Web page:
Tag Archives: changing behaviour

Impact of WASH in improving health of school children reviewed

More attention should be given to the assessment of nutrition practices when assessing the impact of WASH on the health of school children. We also don’t know enough about the long term impact of WASH interventions on child health. These are some of the conclusions that researchers from the Center for Global Health and Development at the the University of Nebraska Medical Center (UNMC) drew from a review of the literature [1].

Dr. Ashish Joshi and research assistant Chioma Amadi reviewed the impact of water treatment, hygiene, and sanitary interventions on improving child health outcomes such as absenteeism, infections, knowledge, attitudes, and practices and adoption of point-of-use water treatment.  For their final analysis they selected 15 peer-reviewed English-language studies published between 2009 and 2012 that focused on the effects of access to safe water, hand washing facilities, and hygiene education among school-age children.

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Cricket legend Sachin Tendulkar UNICEF ambassador for hygiene & sanitation in South Asia

Recently-retired Indian cricket legend SachinTendulkar has become UNICEF Ambassador for South Asia to promote hygiene and sanitation in the region over the next two years.

“I was disheartened to know was that 1600 children die everyday because of diarrhoeal infected diseases”, Tendulkar said at a press conference on 28 November in Mumbai. “I just want to help UNICEF to make more people aware of this initiative that I am part of. It is as simple as washing your hands with soap”.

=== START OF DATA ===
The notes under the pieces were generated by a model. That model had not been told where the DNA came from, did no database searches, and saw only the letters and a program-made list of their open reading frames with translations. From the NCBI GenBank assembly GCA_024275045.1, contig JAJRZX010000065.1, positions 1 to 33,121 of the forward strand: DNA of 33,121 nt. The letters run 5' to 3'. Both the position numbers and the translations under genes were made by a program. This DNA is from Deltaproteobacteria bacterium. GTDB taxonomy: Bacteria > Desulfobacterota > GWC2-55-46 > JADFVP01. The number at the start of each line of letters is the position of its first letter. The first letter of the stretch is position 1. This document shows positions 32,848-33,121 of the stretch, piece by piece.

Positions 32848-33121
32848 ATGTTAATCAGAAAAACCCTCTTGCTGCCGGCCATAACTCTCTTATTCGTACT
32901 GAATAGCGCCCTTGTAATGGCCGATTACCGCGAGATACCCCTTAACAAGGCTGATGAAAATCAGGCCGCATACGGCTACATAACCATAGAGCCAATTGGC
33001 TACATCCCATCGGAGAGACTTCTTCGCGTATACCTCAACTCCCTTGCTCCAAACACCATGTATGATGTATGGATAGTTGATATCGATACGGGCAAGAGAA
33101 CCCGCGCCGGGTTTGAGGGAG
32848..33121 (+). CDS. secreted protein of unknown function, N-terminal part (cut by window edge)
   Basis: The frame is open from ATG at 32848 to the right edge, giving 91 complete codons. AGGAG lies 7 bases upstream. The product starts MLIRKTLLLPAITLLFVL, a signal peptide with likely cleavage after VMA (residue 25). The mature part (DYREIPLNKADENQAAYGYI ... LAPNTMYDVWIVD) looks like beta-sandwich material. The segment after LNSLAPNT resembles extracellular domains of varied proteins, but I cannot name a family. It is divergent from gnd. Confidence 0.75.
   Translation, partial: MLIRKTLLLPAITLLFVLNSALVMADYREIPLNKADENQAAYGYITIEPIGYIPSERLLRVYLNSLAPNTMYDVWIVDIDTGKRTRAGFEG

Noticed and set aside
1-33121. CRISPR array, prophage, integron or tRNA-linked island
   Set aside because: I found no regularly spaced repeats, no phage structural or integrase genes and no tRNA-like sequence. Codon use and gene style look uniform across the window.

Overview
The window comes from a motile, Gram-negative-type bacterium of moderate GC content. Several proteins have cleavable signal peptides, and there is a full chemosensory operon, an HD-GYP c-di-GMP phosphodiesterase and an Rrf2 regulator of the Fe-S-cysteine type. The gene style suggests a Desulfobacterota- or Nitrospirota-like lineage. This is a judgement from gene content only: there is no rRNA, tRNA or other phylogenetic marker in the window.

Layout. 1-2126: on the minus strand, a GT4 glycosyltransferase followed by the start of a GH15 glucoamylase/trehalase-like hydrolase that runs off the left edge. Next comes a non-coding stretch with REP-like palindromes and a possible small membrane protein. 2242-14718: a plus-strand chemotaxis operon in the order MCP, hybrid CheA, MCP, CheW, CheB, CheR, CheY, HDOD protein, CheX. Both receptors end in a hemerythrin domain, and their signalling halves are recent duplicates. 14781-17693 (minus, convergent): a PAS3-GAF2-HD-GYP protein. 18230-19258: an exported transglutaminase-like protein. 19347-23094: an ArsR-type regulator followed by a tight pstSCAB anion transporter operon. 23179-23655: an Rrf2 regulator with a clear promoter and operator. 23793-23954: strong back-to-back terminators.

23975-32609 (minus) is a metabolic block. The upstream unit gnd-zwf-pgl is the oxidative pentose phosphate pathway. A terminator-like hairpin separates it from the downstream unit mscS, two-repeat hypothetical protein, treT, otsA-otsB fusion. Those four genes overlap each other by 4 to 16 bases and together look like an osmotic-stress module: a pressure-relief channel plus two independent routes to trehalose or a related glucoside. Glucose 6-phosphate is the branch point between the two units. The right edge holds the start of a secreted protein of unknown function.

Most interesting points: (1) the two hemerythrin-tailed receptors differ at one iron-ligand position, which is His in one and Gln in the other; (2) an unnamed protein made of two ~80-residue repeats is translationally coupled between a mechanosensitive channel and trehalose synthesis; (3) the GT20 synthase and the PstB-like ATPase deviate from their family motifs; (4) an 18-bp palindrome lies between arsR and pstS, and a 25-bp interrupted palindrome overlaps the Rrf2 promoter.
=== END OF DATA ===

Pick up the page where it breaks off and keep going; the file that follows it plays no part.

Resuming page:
A video compilation highlights Tendulkar’s involvement in UNICEF campaigns over the past ten years on issues including polio, HIV/AIDS and handwashing.

Source: UNICEF, 28 Nov 2013 ; Times of India, 28 Nov 2013

“We Can’t Wait”, say WSSCC, Unilever and WaterAid on World Toilet Day

We Can’t Wait – Governments, civil society and business should work together to tackle sanitation for women’s health; say Water Supply and Sanitation Collaborative Council, Unilever and WaterAid

Dowwload the report here. 

ImageA collaborative approach between governments, civil society and business is essential to getting the Millennium Development Goal sanitation target back on track. This is critical to improve the health and prosperity of women worldwide, says a new report jointly published by the United Nations hosted organisation Water Supply and Sanitation Collaborative Council, international development organisation WaterAid and Unilever’s leading toilet brand Domestos.

The report, We Can’t Wait, was presented today at a UN event in New York which celebrates recognition of the first official World Toilet Day. The day serves to remind the world that over 2.5 billion people lack access to an adequate toilet, with devastating consequences in particular for the well-being, health, education and empowerment of women and girls worldwide.

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Why World Toilet Day 2013 matters: unblocking constipated progress on sanitation

Why World Toilet Day 2013 matters: unblocking constipated progress on sanitation

Author: Julian Doczi, Research Officer – Water Policy, Overseas Development Institute (ODI), London, UK, j.doczi@odi.org.uk